19. By admin on Mar 23, 2009 | Reply

    @Joel, sorry I’m not familiar with that phone.

  20. By vegemitekid on Mar 27, 2009 | Reply

    thanks so much for the great post!
    Do you know when in April they’ll loosen regulations? im in korea at the moment and would like to use my Nokia E71 from Australia with the KTF network.

    Also, do you know by any chance if it’s possible to get korean on this phone?

  21. By admin on Apr 2, 2009 | Reply

    @vegemite, unfortunately I do not have specific information on when WIPI will be abolished.

    AFAIK the Korean language is not supported on any current Nokia GSM / 3G phone. I would suggest checking with Nokia in Australia.

  22. By Stefan on Apr 3, 2009 | Reply

    iPhone does support Korean ;) .

  23. By Jhon on Apr 6, 2009 | Reply

    Hi..I’m Jhon .I live in seoul few month ago I buy the iPhone 3g but I don’t know how to get the ktf or skt line for local call Korea . My iPhone is unloked if I call 114 they say contrc to ktf or skt telecom .
    One quasen more can I get the nespot Internet line for iPhone 3g. And where the get inter net line.

  24. By admin on Apr 6, 2009 | Reply

    @Jhon, AFIK you won’t be able to get your iPhone 3G to work with the local sim cards from SKT or KTF. If you have a friend who’s got a local 3G phone, try popping his SIM (USIM) card into your iPhone and see if it works. Keep me posted.

    NESPOT is a WIFI service, personally I don’t recommend it as the coverage is spotty, besides most coffee shops (i.e. Tom n Tom, Seven Monkeys etc..) offer free WIFI. There are also a lot of open WIFI access points. If you must… then I would suggest visiting the Nespot homepage for info.

  25. By vegemitekid on Apr 20, 2009 | Reply

    Jhon, I have purchased a korean 3g phone and am now on the SK Telecom network. I tried putting my korean sim card in my unlocked Nokia 3G Australian phone and it still does not work (probably will be the same thing for you with your iphone) Sim cards are still locked.. *sigh*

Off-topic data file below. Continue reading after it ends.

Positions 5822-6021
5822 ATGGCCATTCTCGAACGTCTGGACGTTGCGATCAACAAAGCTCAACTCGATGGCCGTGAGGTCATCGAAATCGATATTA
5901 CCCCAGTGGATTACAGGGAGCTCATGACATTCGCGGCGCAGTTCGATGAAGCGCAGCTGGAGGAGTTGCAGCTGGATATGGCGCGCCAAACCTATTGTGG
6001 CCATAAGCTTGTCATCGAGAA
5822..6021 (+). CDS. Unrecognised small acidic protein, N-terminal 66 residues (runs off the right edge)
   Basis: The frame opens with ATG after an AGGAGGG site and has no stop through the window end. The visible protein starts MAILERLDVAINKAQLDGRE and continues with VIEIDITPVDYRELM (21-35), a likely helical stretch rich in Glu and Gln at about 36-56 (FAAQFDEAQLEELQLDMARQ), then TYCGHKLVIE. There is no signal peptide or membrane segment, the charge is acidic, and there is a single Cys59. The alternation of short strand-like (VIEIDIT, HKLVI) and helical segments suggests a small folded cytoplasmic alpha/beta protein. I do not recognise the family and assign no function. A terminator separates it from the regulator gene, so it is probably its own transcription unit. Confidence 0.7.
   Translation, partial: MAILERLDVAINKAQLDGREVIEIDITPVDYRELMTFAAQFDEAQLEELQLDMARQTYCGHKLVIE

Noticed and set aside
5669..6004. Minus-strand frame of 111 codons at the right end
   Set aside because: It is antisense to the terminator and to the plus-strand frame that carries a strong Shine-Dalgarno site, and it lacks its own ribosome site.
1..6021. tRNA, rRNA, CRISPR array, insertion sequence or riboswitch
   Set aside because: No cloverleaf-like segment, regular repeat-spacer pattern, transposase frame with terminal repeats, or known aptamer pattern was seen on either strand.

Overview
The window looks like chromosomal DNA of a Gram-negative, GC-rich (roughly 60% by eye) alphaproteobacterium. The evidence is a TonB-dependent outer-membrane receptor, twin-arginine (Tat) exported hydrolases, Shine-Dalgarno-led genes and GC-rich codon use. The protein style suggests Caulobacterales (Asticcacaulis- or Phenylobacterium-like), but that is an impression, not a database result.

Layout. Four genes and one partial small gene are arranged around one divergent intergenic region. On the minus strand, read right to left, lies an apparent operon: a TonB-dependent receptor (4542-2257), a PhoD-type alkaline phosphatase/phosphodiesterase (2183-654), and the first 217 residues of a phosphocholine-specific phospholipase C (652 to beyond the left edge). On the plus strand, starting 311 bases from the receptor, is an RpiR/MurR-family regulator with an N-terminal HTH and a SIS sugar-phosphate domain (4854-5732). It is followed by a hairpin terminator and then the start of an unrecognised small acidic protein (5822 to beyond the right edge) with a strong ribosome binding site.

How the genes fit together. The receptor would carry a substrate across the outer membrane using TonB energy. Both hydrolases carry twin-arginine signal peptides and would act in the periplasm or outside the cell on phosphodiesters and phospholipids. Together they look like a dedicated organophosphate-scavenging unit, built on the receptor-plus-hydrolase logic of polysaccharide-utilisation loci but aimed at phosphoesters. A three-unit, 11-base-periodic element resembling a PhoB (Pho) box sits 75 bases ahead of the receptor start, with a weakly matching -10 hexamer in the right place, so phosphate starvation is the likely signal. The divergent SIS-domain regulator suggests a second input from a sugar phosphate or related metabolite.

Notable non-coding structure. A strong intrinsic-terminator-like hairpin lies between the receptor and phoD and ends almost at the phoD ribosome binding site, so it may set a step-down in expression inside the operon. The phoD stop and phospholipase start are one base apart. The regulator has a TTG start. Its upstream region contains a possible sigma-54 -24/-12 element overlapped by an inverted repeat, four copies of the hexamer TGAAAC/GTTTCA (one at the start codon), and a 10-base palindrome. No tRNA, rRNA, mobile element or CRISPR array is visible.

26. By Michele on Jun 1, 2009 | Reply

    Hey,

    I have a samsung anycall phone and I am leaving korea in august to go back home to canada. I called rodgers to ask them about using this phone in canada and the guy told me that as long as it’s not locked i can get a new sim card and it can work. I’m just wondering how do I know if the phone is unlocked? the guy told me that in rumors that most Asian phone are unlocked. Is this true? How do I get it unlocked? Or can I use this phone when I go home for good? Thanks!!1

  27. By admin on Jun 1, 2009 | Reply

    The information from the Rodgers guy told you is accurate, most phones in Asia are unlocked since you payed full price for it unlike in N. America where the cost of the phone is heavily subsidized by the carrier such as AT&T, Verizon etc….

    Your phone will work in Canada as long as it is a WCDMA phone, most of the time you can tell if its a WDCMA phone because it has a SIM card or USIM as its called here in Korea.

    I would also suggest dropping by your provider and just double checking that your phone is indeed unlocked. Hope that helps.

  28. By vas on Aug 4, 2009 | Reply

    hi!
    my boyfriend just moved to korea and needs a phone to stay in touch with family, we assumed his phone from the uk would work there-but it doesnt,,,whats the best way for him-i dont think he has a bank account yet(if thats important) and its slightly urgent cuz he’s getting homesick
    cheers

  29. By admin on Aug 6, 2009 | Reply